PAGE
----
Qualcomm- New ties after losing Apple

Qualcomm- New ties after losing Apple


On Wednesday Qualcomm, after losing its business of chip sales to Apple, announced a lowered than expectation forecast for its sales revenue for this quarter of holiday shopping. The chipmaker headquartered at San Diego has also announced higher than expected forecast for the profit of first quarter of fiscal year 2019 which was the result of tax gain of 45 cent per share for a single time.

Qualcomm despite being the biggest name in the world for its chip making business for smartphones, after losing its biggest customer Apple,  has been facing deceleration in growth.

In September Apple opted to purchase chips from Intel Corp for modems of its new X series after excluding and also suing Qualcomm upon its patent licensing issues. Qualcomm’s preventive statement to its shareholders about Apple’s intension in September had affected its share quicker than expected by analysts.

Qualcomm now forecasted earnings per share of $1.05 to $1.15 after adjustment for its first fiscal quarter ending in December, whereas revenue generation ranging between $4.5 billion to $5.3 billion. Analysts are forecasting per share earnings of 95 cents with revenue of $5.57 billion for Qualcomm.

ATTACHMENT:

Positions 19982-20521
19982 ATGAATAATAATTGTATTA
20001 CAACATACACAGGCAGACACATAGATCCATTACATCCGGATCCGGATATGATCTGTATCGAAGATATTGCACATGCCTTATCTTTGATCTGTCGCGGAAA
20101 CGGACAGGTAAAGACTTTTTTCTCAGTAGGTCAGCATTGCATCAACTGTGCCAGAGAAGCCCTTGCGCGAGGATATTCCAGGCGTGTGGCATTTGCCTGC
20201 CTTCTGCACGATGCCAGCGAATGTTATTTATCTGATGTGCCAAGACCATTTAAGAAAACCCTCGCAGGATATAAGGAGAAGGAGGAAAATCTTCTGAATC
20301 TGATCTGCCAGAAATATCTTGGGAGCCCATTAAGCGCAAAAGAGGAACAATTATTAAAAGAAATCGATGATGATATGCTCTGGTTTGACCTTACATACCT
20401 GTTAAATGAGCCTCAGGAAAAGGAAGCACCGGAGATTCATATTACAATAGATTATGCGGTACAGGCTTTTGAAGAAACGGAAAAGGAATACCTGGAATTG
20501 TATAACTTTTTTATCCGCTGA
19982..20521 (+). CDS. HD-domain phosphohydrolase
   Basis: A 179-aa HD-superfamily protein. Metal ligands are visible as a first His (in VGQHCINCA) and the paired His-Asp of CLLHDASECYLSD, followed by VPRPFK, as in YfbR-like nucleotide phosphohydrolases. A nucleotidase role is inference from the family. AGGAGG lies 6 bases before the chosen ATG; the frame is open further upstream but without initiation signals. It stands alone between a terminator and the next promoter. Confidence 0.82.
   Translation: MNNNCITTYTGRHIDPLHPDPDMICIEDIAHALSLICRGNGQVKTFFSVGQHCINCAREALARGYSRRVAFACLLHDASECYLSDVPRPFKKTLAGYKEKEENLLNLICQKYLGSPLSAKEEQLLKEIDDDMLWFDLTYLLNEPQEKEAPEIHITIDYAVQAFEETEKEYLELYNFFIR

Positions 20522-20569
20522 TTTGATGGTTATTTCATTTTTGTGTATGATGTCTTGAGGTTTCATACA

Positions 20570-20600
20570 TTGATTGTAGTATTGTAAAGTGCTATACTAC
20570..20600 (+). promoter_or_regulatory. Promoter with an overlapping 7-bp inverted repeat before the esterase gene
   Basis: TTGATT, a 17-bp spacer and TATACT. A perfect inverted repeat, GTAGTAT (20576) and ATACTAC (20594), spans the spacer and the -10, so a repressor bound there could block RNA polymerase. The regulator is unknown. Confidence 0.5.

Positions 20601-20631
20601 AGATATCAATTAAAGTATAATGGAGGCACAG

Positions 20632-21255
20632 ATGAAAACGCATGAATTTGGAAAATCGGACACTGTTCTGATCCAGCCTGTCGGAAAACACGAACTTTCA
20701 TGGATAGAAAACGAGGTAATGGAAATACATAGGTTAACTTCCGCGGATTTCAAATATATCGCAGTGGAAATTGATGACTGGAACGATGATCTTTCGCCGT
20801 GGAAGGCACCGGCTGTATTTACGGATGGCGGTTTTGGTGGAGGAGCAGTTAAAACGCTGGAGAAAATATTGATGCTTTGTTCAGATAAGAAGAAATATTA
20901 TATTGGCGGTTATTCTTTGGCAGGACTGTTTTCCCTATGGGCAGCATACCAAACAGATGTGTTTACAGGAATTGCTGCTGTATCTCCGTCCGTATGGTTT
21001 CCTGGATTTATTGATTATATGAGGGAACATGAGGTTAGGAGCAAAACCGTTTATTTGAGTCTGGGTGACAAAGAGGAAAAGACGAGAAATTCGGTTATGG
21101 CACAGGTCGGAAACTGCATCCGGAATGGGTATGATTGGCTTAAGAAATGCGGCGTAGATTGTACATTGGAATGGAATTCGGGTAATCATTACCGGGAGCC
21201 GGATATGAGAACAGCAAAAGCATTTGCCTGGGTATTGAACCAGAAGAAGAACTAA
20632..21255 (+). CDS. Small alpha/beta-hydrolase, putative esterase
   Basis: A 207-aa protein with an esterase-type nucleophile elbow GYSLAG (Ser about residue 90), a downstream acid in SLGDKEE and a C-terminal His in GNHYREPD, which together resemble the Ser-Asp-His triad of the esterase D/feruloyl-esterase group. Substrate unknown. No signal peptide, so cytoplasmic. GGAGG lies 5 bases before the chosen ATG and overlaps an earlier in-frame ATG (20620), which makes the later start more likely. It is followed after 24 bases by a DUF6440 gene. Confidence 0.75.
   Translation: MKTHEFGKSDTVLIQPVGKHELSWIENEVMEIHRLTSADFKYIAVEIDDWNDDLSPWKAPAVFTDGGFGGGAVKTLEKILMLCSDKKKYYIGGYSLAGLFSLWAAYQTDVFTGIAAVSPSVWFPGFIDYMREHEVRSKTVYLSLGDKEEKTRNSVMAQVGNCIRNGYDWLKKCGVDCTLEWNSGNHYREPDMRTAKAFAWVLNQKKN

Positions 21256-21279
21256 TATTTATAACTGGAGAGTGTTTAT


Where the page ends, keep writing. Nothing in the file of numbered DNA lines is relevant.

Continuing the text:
By signing business contracts with clients who can successfully pay the patent licensing at lower rate, Qualcomm is now trying to balance the impacts of Apple’s quit and litigation issues. Qualcomm also remain successful to accomplish more trade with smartphone giants like Samsung. For low cost market of India, Qualcomm is partnering with Chinese phone maker includes Vivo, Oppo, Xiaomi and OnePlus.

Qualcomm is expecting more enhanced sales to be arising from use of its Snapdragon chip series of 700 and 800 in progressively rising number of high end phones by these Chinese companies.

With all these issues Qualcomm in its fiscal fourth quarter ending September, earned 90 cents per share beating analyst expectation of 83 cents per share. Revenue of $5.80 billion also remained higher than expected revenue of $5.52 billion.

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I handle much of news coverage for tech stocks, and occasionally cover companies in different sectors. In the past, I've written for other financial sites and published independent investment research, primarily on tech companies. I have a B.A. in Economics from Columbia University. I'm based out of San Diego, but grew up in Southern New Jersey. I play basketball and tennis in my spare time, am a long-time (and long-suffering) fan of Philadelphia's sports teams, and alternate daily between using an iPad Air, a Galaxy Note 3, and one or two Windows PCs.